As you will see, that link is to an IndieGoGo page. 'What's the deal, huh? I thought you said it was finished?' you throw at me. It is, and it even had a VERY successful premiere at the Newport Beach Film Festival in America, where is won Outstanding Achievement in Filmmaking. What is happening now is that we are gearing up for the Irish release, and have some very big plans in the works to get the film released to the public in a VERY accessible way (sorry, I have to be a little vague), and what comes with this plan is that we need capital to do the DVD print run. You out all that together and you get the goal on our IndieGoGo page. It is a flexi-funding campaign, so whatever we raise will be kept by us (minus IndieGoGo's fees) and put back in to the film's release. Even if we don't reach the goal, we will of course be fulfilling the perks, and put anything else remaining back in to getting the release done. It might seem like a high goal, but a lot of people can tell you, we are looking at the bare minimum to get the film out to you (and by God, do we want to get it out to you!).


So, please, if you are a kind-hearted person, take a look at the IndieGoGo for The O'Briens and contribute if you can, and spread the word! I want my first feature film to be seen by as many people as possible!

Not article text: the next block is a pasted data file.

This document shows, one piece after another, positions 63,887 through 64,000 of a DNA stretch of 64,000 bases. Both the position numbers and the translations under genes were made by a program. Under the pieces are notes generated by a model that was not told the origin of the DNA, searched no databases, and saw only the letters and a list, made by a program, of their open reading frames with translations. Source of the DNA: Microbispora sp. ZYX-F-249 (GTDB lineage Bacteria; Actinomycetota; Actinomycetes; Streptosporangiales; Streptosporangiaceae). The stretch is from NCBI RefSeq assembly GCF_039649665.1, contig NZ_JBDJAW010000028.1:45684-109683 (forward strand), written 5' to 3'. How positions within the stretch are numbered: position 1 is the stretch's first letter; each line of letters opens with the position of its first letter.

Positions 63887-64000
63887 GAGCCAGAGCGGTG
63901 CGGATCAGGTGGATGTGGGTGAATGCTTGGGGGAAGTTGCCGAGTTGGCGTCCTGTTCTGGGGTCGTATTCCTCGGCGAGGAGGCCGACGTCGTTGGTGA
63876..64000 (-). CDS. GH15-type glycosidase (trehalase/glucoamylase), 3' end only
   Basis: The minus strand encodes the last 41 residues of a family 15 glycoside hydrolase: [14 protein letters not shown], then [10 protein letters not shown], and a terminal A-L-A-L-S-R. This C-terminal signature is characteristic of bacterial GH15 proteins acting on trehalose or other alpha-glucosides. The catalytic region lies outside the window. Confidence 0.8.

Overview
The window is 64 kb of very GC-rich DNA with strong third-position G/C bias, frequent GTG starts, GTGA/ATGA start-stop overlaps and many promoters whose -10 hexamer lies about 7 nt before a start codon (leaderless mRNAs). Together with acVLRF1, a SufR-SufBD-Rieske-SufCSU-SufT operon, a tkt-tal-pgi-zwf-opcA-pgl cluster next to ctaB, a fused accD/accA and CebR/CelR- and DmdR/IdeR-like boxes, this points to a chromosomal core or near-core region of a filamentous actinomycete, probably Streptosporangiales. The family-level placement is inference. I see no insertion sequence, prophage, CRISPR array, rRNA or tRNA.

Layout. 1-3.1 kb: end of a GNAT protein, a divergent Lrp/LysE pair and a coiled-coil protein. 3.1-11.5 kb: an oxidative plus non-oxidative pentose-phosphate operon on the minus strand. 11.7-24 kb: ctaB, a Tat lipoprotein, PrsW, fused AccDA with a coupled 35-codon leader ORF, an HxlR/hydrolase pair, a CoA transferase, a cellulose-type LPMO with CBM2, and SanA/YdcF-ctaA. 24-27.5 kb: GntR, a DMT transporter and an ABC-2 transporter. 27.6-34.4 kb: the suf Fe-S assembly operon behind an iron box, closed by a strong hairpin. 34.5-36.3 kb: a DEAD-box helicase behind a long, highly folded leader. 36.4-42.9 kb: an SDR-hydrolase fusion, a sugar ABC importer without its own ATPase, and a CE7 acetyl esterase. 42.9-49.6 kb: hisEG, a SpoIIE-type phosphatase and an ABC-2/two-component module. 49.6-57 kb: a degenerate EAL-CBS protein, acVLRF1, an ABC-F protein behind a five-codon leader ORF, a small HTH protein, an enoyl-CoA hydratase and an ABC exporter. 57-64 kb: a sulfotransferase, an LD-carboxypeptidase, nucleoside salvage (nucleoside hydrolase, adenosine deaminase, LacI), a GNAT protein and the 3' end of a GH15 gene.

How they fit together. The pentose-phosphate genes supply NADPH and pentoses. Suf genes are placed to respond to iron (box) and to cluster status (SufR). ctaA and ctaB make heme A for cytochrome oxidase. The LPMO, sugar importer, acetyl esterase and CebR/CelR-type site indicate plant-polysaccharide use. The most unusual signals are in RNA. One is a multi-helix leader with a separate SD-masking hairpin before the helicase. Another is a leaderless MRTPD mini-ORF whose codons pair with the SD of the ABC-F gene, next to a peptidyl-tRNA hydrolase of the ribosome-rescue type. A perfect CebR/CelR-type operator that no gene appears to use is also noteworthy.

Speaking of seeing the film, we are also finally having the Irish premiere! Taking place on September 19th in the very fancy Eye Cinema in Galway (where Ally and I saw the Irish premiere for Toy Story 3 a couple years back), the premiere will include many of the cast and crew in attendance, as well as some other possible special guests. If you go to THIS LINK, you will find a way to pre-book tickets, should you be so inclined (which you should). You will also see there is the standard screening with a Q&A (anyone who has heard me on the podcast knows I can run my mouth off), and there is also a very special VIP package, which includes a fantastic-sounding afterparty, including performances by many bands (including Roisin O, who I was delighted to get in the film's soundtrack).

Hey, there aren't many better ways to spend a Thursday in Galway. Especially not September 19th!


While you take that all in, please enjoy the trailer for our film, and I hope to see you on the pre-order page, or else in person at the premiere!



Find The O'Briens on Facebook here: https://www.facebook.com/TheOBriensMovie